If it is desired to obtain a nitrite solution with a molar hydroxideznitrite ratio of approximately 1:1 by automatically controlling the mixing of a nitrite solution in which the aforementioned ratio is lower than unity with, for example, ammonia liquor, it suffices to add the amidosulphuric acid to a sample of the mixture in the first titration vessel, and to employ the measured potential difference, or the measured current intensity, between the electrodes in the reaction mixture in the second titration vessel as a measuring datum for controlling the mixing operation. The second titration is then no longer needed for control purposes.

The invention also provides a device for the automatic determination and/or control of the hydroxideznitrite ratio. The device comprises a first titration vessel provided with a pH-electrode system and a discharge pipe including a shut-off element, a second titration vessel provided with a heating source, a discharge pipe with shut-off element, a voltametric indication system, an acid-metering device, a memory and a command circuit.

Preferably, the installation comprises a water-feeding device which has a supply line leading to the first titration vessel. To protect the electrode in the first titration vessel against drying-up, the device may be used for automatically supplying an amount of water to the vessel after the sample has been transferred from it to the second titration vessel.

To reduce the time needed for the analysis as much as possible, it is preferred to construct the command circuit as a sequence circuit. In this way, unnecessary waiting times may be avoided since the termination of one period may be used to provide the starting signal for the following period.

The invention is further described with reference to the attached schematic drawing. This drawing illustrates the principal features of the invention but is not intended to limit the scope or application thereof in any way.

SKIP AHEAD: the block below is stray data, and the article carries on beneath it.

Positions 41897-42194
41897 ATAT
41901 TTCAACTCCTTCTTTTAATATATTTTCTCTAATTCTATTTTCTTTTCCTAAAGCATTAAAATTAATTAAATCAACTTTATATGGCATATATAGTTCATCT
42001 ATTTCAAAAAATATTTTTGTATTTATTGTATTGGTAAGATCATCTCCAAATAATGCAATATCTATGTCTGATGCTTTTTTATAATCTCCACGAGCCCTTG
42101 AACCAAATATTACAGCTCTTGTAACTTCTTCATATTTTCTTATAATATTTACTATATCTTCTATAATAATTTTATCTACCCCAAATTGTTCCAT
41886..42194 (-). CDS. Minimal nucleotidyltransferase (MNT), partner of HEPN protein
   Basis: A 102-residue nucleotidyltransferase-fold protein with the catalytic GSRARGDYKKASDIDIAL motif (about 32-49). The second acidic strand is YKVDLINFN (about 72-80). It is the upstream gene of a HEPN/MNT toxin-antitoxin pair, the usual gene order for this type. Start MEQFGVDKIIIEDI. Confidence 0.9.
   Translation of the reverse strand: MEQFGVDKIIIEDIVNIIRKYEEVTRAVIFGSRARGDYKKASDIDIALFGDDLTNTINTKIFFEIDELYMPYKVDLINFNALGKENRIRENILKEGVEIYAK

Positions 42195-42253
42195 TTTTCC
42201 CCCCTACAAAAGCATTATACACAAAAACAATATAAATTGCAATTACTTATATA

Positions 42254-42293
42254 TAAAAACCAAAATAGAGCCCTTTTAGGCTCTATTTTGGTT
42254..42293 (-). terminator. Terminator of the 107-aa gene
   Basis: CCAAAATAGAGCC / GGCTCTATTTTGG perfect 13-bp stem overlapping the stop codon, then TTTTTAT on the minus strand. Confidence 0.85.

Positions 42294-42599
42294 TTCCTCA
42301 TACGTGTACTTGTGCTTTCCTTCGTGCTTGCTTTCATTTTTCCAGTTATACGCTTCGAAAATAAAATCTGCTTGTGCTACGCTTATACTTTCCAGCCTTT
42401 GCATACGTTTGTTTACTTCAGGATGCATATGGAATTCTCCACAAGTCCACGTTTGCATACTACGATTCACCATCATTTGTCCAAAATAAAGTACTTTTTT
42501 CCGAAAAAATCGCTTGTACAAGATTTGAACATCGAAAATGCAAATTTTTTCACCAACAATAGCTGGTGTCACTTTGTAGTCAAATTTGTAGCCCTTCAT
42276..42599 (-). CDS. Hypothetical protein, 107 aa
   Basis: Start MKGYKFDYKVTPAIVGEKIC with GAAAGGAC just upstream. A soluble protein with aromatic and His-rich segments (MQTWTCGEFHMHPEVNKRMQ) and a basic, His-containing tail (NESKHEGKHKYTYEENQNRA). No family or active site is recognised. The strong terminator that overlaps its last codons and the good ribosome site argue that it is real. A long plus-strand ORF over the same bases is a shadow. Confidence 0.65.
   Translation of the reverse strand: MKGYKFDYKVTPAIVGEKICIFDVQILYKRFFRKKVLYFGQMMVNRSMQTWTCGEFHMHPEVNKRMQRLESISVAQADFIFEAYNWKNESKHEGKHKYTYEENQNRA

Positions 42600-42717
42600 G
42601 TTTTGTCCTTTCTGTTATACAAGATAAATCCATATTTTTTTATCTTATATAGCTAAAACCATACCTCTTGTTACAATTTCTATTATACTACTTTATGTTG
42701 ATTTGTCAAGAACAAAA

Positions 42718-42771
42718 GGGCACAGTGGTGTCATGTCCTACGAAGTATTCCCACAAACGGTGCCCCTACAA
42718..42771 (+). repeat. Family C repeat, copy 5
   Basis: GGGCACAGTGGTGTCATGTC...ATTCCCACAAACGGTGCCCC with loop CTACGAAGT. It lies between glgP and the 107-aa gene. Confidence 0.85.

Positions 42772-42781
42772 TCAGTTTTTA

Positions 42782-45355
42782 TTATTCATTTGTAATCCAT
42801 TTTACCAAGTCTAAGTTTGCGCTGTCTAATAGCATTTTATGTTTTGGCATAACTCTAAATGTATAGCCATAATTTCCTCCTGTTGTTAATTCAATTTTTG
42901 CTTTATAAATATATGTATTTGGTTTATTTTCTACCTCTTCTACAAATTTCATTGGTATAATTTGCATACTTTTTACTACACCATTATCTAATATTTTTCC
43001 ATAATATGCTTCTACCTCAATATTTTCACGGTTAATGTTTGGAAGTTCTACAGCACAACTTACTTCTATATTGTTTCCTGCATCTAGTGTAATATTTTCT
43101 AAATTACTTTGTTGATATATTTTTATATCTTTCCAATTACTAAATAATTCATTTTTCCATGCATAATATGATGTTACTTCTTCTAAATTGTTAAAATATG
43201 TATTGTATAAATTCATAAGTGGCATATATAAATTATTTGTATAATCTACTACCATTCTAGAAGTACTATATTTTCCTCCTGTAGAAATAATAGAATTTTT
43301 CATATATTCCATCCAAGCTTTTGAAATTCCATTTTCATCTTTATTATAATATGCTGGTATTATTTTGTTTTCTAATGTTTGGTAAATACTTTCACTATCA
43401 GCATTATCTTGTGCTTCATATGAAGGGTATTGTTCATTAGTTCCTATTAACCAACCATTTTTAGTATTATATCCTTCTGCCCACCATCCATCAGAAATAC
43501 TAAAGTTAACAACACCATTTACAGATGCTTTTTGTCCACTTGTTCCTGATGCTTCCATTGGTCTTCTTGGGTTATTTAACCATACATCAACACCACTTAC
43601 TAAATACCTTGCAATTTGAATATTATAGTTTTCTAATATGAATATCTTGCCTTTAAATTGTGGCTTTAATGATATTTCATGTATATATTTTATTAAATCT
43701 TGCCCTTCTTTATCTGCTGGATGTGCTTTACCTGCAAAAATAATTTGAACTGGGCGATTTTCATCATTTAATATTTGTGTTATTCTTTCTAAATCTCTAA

Referring more particularly to the drawing, a command circuit for the automatic execution of the various operations is designated by the reference numeral 1. At the start of an analysis cycle, the command circuit transmits a signal to the motor burettes 2, 3 and 4. This causes the burettes to be filled insofar as titration liquid has been withdrawn from them in a previous cycle. Each motor burette is provided with a supply and discharge valve which, for simplicity, are not shown in the drawing. As will be shown later, the first titration vessel 5 already contains a sample mixed with some water. After the command circuit has noted that all burettes are filled, the circuit transmits a starting signal to titrator 6 which, subsequently, starts stirrer 7 and burette 2. The sample in measuring vessel 5 is now titrated with amidosulphuric acid from 'burette 2 until the pH of the sample, as measured with electrode 8 of an electrode system, has reached a previously set value. The consumption of amidosulphuric acid is passed on to computer circuit 9.

Next, titrator 6 stops stirrer 7 and transmits a signal to command circuit 1 to indicate that the titration has terminated. This command circuit transmits a signal to valve 10 as a result of which the valve is opened for an adjustable length of time and the liquid flows from titration vessel 5 into titration vessel 11. In the latter vessel the liquid is brought to the desired temperature by means of heating jacket 12. After valve 10 has closed, command circuit 1 transmits a signal to valve 13 and valve 14, with the result that valve 13 admits a given amount of acid into titration vessel 11, and valve 14 admits a given amount of water to titration vessel 5 to protect electrode 8 against drying up. Next, command circuit 1 starts stirrer 15 and, after an adjustable period of, for example, 1 minute has elapsed, the potential difference between the two identical electrodes 16 is measured with valve voltmeter 17, in which operation an electric current is passed through the measuring circuit by the constant current source 18, and the measured potential difference is compared with reference potential in the trigger circuit 19.